# Binomial Heaps

Our implementation (`BinomialHeap.elm`) exports the same type signatures as the previous implementations of min-heaps.

## Binomial Trees: Representation and Invariants

``````type alias Rank = Int
type Tree a = Node Rank a (List (Tree a))

rank (Node r _ _) = r
root (Node _ x _) = x``````

Binomial trees of rank `r` are defined inductively as follows.

• `Node 0 n []` is a binomial tree of rank `0`.
• `Node r n ts` is a binomial tree of rank `r > 0` if `ts` is a list of `r` binomial trees with rank `r-1` through `0`, respectively.

A binomial tree of rank `r` has 2`r` nodes.

A binomial tree of rank `r + 1` is formed by linking together two trees of rank `r`, making one the leftmost child of the other.

The `link` function below links two binomial trees, choosing to keep the smaller of the two elements at the root. Therefore, if `t1` and `t2` are both heap-ordered, then so is the result.

``````link : Tree comparable -> Tree comparable -> Tree comparable
link t1 t2 =
let
(Node r x1 ts1) = t1
(Node _ x2 ts2) = t2
in
if x1 <= x2
then Node (r+1) x1 (t2::ts1)
else Node (r+1) x2 (t1::ts2)``````

## Binomial Heaps: Representation and Invariants

``type Heap a = Heap (List (Tree a))``

A binomial heap is list of heap-ordered binomial trees, kept in strictly-increasing order of rank. A binomial heap containing n elements is represented using at most O(log n) binomial trees, analogous to the binary representation of n.

## Heap Interface

``````empty : Heap comparable
empty = Heap []

isEmpty : Heap comparable -> Bool
isEmpty h = h == empty``````

The `findMin` function searches for the smallest root among all of the binomial trees, taking O(log n) time.

``````findMin : Heap comparable -> Maybe comparable
findMin (Heap ts) =
case List.map root ts of
[]    -> Nothing
n::ns -> Just (List.foldl min n ns)``````

See Homework 4 for a way to implement `findMin` so that it runs in O(1) time, as for other heap implementations.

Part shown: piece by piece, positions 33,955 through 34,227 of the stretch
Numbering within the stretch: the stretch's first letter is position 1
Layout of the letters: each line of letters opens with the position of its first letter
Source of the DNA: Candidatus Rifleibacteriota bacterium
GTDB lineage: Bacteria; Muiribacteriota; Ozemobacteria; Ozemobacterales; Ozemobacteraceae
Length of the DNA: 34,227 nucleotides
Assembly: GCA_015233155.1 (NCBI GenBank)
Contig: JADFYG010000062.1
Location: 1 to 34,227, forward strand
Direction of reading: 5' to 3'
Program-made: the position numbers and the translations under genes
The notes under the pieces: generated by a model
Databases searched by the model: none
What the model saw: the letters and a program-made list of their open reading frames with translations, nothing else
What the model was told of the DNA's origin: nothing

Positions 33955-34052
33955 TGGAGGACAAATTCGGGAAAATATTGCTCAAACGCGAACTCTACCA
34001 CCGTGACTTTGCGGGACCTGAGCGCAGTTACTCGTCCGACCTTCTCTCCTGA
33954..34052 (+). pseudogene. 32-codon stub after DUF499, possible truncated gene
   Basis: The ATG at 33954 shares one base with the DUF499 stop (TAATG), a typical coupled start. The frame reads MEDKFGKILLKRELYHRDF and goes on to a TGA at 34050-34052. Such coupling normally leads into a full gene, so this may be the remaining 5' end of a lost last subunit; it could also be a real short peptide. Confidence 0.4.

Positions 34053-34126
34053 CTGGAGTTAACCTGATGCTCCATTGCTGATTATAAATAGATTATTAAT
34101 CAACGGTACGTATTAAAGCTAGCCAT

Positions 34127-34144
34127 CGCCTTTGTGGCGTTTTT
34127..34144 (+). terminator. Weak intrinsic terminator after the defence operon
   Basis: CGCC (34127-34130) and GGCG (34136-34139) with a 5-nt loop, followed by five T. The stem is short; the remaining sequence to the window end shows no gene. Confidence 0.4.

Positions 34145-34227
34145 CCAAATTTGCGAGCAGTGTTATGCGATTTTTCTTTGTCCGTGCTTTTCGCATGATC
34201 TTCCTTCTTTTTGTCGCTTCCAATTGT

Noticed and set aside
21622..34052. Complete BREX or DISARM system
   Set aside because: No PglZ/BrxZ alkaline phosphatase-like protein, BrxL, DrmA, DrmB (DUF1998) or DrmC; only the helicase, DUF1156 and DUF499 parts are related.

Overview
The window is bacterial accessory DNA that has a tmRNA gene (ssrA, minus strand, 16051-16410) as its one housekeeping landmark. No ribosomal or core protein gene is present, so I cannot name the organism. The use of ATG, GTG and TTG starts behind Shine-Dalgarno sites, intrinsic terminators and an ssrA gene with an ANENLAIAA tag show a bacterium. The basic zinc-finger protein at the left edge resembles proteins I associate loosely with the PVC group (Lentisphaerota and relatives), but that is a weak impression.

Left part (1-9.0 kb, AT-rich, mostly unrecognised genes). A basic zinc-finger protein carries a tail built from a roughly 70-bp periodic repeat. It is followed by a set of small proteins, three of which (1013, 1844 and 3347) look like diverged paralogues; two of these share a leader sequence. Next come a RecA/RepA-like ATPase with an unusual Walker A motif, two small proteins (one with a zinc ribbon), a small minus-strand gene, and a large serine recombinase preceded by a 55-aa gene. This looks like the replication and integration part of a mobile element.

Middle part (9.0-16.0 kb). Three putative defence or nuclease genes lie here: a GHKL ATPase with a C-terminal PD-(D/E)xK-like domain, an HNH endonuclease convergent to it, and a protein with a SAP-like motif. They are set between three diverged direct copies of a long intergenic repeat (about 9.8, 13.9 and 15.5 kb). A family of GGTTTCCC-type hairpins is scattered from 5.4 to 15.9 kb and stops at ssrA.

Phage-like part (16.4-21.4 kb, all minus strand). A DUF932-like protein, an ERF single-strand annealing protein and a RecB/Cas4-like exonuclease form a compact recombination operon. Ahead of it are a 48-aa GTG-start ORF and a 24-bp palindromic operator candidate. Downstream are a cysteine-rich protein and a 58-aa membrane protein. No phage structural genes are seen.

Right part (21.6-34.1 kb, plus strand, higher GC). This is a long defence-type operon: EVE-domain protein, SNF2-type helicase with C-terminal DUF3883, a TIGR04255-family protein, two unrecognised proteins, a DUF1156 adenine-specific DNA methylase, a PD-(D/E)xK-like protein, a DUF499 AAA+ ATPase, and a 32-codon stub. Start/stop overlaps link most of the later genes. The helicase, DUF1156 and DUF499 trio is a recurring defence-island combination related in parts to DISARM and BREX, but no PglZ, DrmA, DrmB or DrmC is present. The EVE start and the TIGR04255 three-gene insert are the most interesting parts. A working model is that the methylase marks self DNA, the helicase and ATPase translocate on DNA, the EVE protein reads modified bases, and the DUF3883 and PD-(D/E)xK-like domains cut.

## Insertion

Inserting into a binomial heap requires pairwise `link`ing of `Trees` with equal rank. Think “sum” and “carry” bits as in arithmetic addition. This is analogous to arithmetic addition.

``````insert : comparable -> Heap comparable -> Heap comparable
insert x (Heap ts) = Heap (insertTree (Node 0 x []) ts)

insertTree : Tree comparable -> List (Tree comparable) -> List (Tree comparable)
insertTree t ts = case ts of
[]      -> [t]
t1::ts1 ->
if rank t == rank t1 then insertTree (link t t1) ts1
else if rank t < rank t1 then t :: ts
else Debug.crash "insertTree: impossible"``````

There are O(m) recursive calls to `insertTree` (where m is the length of `ts`), each of which performs O(1) work (to `link` two trees). Thus, `insert` runs in O(m) = O(log n) time.

## Merging

``````merge : Heap comparable -> Heap comparable -> Heap comparable
merge (Heap ts1) (Heap ts2) = Heap (merge_ ts1 ts2)

merge_
: List (Tree comparable) -> List (Tree comparable)
-> List (Tree comparable)
merge_ ts1 ts2 = case (ts1, ts2) of
([], _) -> ts2
(_, []) -> ts1
(t1::ts1_rest, t2::ts2_rest) ->
if rank t1 < rank t2 then t1 :: merge_ ts1_rest ts2
else if rank t2 < rank t1 then t2 :: merge_ ts2_rest ts1
else insertTree (link t1 t2) (merge_ ts1_rest ts2_rest)``````